A departure tonight from my usual Saturday offerings of news media/politics-related humor clips. Instead, something a bit more light-hearted about an until now un-chronicled historic breakthrough.
Tom Hanks has produced a bunch of HBO mini-series, including Band of Brothers, The Pacific and John Adams, and Thursday night on CBS’s Late Show he made some fun of himself as he presented a promotional clip for a new “mini-series event” in which he will star. It will tell the story of “Bert Loomis,” inventor of a certain revolutionary breakfast food product.
Over the weekend, Time Magazine published a long, glowing profile of Tom Hanks to help promote his upcoming HBO miniseries “The Pacific.” And as with all things entertainment media, the subject is never challenged or even made to shift uncomfortably in his seat. The push to ascend Hanks to “national treasure” status is clearly on.
Hanks does seem to be a genuinely nice man and the work he’s done to bring American history to life on film is impressive, especially during a time when the singling out of America’s exceptionalism is more and more frowned upon in artistic and academic circles. ”From the Earth to the Moon,” “Band of Brothers,” and “John Adams” are not only artistic achievements, but in this MTV-addled culture, might be the best hope of teaching America’s youth about the unique history and greatness of this nation. And I suspect ”The Pacific,” the 10-part miniseries premiering this Sunday on HBO (which Big Hollywood’s Michael Broderick will cover extensively) will be a worthy addition to what came before.
But when it comes to leftist Hollywood, whenever Tinseltown and America meet, you have to brace yourself for it — and by “it” I mean the leftist sucker punch. Throughout, Hanks sounds perfectly reasonable, intelligent and even patriotic for a couple of thousand words. But of course that’s just the lure to get us on his side before we’re walloped with this left cross: [emphasis mine]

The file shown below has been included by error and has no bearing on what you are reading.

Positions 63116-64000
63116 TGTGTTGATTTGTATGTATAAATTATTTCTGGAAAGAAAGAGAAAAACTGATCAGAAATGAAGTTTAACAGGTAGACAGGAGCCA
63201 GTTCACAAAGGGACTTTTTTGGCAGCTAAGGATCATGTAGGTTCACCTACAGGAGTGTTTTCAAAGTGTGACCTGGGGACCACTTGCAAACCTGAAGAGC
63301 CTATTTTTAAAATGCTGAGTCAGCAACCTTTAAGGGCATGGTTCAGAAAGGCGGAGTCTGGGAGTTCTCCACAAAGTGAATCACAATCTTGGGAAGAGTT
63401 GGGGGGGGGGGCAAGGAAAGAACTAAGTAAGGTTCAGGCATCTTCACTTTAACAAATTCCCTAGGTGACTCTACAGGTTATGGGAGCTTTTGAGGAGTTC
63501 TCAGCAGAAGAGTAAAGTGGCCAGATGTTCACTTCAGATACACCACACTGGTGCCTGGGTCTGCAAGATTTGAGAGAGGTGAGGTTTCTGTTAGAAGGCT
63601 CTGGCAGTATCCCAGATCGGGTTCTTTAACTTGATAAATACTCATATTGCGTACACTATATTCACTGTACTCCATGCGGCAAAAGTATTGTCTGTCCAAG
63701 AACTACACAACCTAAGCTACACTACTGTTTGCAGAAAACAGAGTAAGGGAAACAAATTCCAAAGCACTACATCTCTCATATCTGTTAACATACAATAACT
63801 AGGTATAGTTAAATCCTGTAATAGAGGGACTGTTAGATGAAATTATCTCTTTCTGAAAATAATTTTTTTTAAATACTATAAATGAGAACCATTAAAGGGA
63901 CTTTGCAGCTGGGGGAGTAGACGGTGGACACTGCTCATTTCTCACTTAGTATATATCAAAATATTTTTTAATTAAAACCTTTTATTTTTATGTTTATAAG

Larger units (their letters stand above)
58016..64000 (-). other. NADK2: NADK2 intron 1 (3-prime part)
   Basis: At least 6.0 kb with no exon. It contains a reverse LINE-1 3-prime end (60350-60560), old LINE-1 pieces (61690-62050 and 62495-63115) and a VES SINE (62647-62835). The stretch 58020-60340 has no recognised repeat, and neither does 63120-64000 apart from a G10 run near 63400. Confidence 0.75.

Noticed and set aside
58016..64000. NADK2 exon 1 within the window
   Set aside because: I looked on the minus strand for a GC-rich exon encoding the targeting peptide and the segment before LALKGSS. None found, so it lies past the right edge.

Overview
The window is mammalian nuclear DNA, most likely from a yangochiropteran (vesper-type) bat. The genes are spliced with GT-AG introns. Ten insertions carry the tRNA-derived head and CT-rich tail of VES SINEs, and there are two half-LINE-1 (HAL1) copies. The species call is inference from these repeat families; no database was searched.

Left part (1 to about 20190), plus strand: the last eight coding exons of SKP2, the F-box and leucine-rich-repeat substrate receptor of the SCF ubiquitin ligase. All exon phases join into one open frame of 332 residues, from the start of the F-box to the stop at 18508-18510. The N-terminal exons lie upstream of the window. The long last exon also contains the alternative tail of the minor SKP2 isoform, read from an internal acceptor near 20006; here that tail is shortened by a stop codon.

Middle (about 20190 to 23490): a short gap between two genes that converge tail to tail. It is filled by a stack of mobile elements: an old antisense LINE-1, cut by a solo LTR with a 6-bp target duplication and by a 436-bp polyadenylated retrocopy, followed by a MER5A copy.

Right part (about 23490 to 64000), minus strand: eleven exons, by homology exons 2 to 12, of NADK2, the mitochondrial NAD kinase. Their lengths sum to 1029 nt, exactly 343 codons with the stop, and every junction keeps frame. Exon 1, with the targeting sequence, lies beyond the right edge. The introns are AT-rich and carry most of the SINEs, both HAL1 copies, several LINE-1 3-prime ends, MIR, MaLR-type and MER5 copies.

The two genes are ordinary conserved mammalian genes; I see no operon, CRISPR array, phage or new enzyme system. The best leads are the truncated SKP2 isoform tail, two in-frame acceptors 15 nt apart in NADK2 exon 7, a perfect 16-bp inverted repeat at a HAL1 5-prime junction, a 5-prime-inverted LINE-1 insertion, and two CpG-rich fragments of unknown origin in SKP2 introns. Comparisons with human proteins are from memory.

Of all the networks Tom Hanks might have mocked during a little stunt on Morning Joe today, he just happened to settle on Fox. For good measure, he worked Tea Partiers and Ann Coulter into his mix. [H/t reader Ray R.]
Morning Joe had just aired a clip of an actual fistfight that broke out live-on-camera between two TV producers at an Italian TV station. Cut to Hanks in the Morning Joe control room, pretending to produce . . .
"Angels & Demons" star Tom Hanks received zero critical questions or challenges when he appeared on Monday's "Good Morning America" to promote a movie that features the Catholic Church ordering a brutal massacre in order to silence a secret society. Instead, Sawyer referred to the film, a prequel to "The Da Vinci Code," as a "scary, spiritual scavenger hunt." After playing a clip of Hanks' character in the film asserting that he has no religious beliefs, she moved on to talking about how the movie star still gets nervous when he acts.
It's not as though Hanks didn't open himself up to questions about the film's validity. He admitted to Sawyer that in a few years, this movie, like every one he's made, will be subject to wondering "if moments are proper or authentic. Or if it actually, really, has some purpose in its reflection of, like, the human zeitgeist and that's where you find out whether or not you were telling the truth or not." Wouldn't this have been a good point to jump in and debate some of the assertions made in the book and movie? Sadly, Sawyer remained silent.